Reliability, Validity and Practicality


A reliable test means that it should give the same results for similar groups of students and with different people marking.

• Keep the instruction language simple and give an example.

• Use language that is similar to what you’ve used in class, so as not to confuse students.

• If possible, ask a colleague to do the test before you use it with students.

• For testing productive skills such as writing and speaking, have two markers and use standard written criteria.


To make a valid test, you must be clear about what you are testing.

• Always test what you have taught and can reasonably expect your students to know.

• To test writing with a question where your students don’t have enough background knowledge is unfair. Likewise, testing speaking where they are expected to respond to a reading passage they can’t understand will not be a good test of their speaking skills.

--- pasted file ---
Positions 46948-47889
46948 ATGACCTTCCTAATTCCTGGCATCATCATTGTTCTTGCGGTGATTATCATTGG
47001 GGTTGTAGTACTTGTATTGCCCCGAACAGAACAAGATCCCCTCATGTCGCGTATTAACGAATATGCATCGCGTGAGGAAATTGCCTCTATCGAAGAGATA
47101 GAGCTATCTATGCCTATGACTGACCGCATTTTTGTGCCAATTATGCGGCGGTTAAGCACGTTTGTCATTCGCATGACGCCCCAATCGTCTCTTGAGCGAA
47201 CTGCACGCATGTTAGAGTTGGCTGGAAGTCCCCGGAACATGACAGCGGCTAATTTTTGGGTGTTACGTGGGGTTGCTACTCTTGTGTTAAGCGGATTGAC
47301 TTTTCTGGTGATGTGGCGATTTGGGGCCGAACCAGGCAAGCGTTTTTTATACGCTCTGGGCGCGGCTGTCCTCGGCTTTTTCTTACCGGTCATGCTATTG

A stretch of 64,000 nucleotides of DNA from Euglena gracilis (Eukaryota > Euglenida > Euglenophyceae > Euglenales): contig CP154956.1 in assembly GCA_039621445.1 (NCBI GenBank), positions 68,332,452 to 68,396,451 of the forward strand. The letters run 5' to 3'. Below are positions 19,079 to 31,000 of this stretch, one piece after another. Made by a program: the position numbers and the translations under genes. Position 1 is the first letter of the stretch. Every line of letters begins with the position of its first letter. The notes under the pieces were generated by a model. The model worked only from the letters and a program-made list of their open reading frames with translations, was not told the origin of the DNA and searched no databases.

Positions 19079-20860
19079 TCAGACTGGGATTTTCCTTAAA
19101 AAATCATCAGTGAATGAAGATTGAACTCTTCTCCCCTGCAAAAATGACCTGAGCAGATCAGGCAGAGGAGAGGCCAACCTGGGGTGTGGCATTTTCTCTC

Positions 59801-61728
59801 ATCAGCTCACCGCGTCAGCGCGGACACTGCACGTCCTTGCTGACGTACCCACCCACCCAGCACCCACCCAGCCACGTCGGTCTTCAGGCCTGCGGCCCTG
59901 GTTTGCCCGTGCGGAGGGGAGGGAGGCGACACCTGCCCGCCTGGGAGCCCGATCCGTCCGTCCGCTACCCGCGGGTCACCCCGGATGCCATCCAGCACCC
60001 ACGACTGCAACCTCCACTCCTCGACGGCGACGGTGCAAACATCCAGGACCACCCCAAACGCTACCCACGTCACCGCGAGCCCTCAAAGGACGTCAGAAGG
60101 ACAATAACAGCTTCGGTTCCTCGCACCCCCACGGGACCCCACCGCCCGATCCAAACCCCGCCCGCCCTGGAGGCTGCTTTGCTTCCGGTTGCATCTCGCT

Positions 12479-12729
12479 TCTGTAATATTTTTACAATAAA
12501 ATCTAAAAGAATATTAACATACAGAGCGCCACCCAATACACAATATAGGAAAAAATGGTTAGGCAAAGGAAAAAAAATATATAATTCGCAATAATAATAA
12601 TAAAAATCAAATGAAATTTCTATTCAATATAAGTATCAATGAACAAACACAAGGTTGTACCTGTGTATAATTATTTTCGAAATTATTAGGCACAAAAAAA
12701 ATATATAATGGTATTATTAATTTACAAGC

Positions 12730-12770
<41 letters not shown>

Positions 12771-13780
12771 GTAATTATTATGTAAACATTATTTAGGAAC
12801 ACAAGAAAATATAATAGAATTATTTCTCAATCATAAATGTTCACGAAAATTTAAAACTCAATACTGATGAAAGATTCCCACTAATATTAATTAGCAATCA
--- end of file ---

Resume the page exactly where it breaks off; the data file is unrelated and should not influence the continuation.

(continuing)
No matter how valid or reliable a test is, it has to be practical to make and to take.

• Tests should be economical to deliver.

• The layout should be easy to follow and understand.



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